Other cities, such as Peoria, engage in indirect reuse, which sends treated wastewater back into the ground for natural filtration before being pumped out for drinking purposes.

Arizonans have long been drinking purified wastewater, but Phoenix’s announcement means residents will drink wastewater solely purified by a plant, not a plant and the ground.

The advanced water purification technology in Phoenix, according to Water Resource Director Troy Hayes, would clean wastewater, or effluent, repeatedly to ensure it’s up to drinking standards set by the state.

It would undergo ozone treatment, which disinfects the water by killing “pathogenic organisms to prevent the spread of waterborne diseases,” according to the Environmental Protection Agency. Then the water would undergo granular activated carbon treatment, for odor, smell and chemicals. Lastly, it would go through ultra filtration or reverse osmosis for bacteria.

The water would be monitored by sensors and tested at the end to ensure quality and discharged to the river if it failed, Hayes said.

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Phoenix’s water resources management adviser Cynthia Campbell said unlike Colorado River water, which can be disrupted by drought and political agreements outside Phoenix’s control, direct potable reuse is a stable supply. That’s because residents’ indoor water usage has remained level the past five years, according to the city’s Water Resources Master Plan.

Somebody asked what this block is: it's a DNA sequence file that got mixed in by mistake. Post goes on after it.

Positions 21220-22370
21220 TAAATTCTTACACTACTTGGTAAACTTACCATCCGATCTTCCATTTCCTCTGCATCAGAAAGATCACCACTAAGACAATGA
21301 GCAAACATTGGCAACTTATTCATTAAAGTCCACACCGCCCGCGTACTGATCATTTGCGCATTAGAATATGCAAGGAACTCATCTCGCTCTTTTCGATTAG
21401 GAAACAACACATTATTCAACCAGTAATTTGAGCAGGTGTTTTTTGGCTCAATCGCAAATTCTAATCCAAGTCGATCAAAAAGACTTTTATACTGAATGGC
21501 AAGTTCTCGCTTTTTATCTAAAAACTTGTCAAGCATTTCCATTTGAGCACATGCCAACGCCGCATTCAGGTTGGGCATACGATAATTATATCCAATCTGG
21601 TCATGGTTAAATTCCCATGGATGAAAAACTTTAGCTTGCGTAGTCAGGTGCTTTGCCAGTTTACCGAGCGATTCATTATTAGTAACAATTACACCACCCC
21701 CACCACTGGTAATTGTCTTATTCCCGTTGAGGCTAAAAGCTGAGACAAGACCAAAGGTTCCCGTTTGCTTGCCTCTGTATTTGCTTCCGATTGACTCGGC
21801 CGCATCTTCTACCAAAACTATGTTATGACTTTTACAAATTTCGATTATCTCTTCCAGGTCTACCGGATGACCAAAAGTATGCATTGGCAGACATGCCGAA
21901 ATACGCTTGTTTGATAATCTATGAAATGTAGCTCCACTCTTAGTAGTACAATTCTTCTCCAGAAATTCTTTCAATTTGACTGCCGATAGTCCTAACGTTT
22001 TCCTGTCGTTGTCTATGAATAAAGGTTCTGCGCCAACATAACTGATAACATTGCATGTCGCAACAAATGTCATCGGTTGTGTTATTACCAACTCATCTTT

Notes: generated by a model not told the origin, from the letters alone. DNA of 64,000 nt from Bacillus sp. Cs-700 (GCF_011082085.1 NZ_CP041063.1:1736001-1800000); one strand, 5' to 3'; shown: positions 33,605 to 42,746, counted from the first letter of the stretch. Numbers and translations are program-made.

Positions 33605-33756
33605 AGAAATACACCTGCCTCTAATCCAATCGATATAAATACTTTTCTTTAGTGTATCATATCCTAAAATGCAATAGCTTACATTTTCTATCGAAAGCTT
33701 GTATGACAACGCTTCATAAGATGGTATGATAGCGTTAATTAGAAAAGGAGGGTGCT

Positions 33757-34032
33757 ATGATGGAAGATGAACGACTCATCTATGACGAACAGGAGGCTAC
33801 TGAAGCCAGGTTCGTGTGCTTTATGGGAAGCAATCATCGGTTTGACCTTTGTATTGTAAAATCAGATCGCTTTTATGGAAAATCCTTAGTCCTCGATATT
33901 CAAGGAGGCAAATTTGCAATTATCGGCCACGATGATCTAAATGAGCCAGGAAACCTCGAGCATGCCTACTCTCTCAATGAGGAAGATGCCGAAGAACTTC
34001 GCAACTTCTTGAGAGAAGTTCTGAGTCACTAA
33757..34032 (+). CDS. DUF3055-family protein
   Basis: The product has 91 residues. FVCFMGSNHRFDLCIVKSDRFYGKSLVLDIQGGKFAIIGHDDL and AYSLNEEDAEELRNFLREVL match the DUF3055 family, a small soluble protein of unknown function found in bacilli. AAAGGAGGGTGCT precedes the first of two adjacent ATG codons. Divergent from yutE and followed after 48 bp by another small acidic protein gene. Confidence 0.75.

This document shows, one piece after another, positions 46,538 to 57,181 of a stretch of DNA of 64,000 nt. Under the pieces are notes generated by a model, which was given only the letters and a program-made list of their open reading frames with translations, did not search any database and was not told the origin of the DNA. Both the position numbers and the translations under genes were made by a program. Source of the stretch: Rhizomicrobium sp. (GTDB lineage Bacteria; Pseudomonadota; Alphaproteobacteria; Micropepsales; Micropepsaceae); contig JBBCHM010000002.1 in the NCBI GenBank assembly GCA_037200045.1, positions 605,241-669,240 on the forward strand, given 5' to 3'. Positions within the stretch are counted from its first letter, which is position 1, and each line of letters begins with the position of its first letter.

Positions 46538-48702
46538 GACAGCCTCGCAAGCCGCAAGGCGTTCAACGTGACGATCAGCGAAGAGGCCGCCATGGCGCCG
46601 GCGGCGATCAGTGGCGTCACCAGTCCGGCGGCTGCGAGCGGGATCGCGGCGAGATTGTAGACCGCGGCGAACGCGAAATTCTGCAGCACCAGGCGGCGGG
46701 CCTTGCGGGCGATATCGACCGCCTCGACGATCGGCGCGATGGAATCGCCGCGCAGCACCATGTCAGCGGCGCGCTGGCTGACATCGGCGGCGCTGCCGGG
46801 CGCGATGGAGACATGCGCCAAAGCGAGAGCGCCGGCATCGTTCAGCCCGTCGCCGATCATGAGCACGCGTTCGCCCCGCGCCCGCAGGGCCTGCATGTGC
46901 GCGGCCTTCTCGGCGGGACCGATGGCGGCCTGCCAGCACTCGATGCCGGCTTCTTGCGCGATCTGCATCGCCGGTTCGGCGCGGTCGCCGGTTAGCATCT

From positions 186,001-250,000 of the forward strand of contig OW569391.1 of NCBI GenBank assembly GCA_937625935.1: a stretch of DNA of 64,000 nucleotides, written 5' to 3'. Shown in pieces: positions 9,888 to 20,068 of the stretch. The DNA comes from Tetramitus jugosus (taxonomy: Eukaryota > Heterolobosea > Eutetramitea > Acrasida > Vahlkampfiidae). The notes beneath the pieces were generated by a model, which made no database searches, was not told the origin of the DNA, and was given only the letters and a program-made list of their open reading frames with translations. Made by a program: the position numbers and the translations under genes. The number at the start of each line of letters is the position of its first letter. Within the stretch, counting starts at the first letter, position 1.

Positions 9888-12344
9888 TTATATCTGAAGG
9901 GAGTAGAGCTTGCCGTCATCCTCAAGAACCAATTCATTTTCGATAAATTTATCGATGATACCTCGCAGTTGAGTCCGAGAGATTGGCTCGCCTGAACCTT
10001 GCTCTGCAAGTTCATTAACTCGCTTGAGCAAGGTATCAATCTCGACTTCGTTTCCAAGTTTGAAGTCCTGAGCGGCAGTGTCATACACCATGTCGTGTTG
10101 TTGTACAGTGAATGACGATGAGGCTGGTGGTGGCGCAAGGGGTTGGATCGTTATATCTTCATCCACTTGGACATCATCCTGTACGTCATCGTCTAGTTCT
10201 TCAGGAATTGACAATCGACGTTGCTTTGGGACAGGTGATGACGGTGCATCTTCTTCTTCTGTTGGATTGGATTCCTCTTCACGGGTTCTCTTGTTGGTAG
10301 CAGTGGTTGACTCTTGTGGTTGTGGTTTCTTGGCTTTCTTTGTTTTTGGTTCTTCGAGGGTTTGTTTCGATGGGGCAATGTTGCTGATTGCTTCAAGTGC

“We almost know with exact science exactly how much wastewater we’re going to get because it’s been so stable over the years,” Campbell said.

That doesn’t mean Phoenix isn’t encouraging conservation, Campbell says. She wants households to reduce their water use, but the focus is mostly on outdoor uses, like reducing grass or water-intensive plants.

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Hayes said the city’s next step is figuring out which cities want to buy in.

Mesa is one.

“Our (Colorado River) allotments are in jeopardy. The price of water is going up every year,” Mesa Mayor John Giles said. “Finding new buckets of water is a challenge that we all share. So we very much are in support of participating.”

Giles said Phoenix and Mesa could potentially pipe wastewater and purified water to each other, but a more likely scenario might be a water exchange, where Mesa buys into the plant but takes some of Phoenix’s Colorado River water instead of the purified water, which would then stay with Phoenix.

Michael Klaren opens a pasture gate while feeding his cattle at his ranch in Pinedale, Wyoming, on March 27, 2022. Snow and water from the Colorado’s headwater grow his hay. “When it falls here, it’s our water,” he said.

The 91st Avenue Wastewater Treatment Plant is co-owned by Phoenix, Mesa, Tempe, Glendale and Scottsdale. Hayes said as many as 10 Valley cities could benefit from the new facility.

Phoenix officials did not provide details on exact costs of the facility, saying only that it would be in the billions and that the size and number of municipalities that pay in will determine that.

Funding is expected to come from the federal government and the state Water Infrastructure Finance Authority, which received a $1 billion infusion last summer in an unsuccessful attempt by then-Gov. Doug Ducey to fund a desalination plant in Mexico.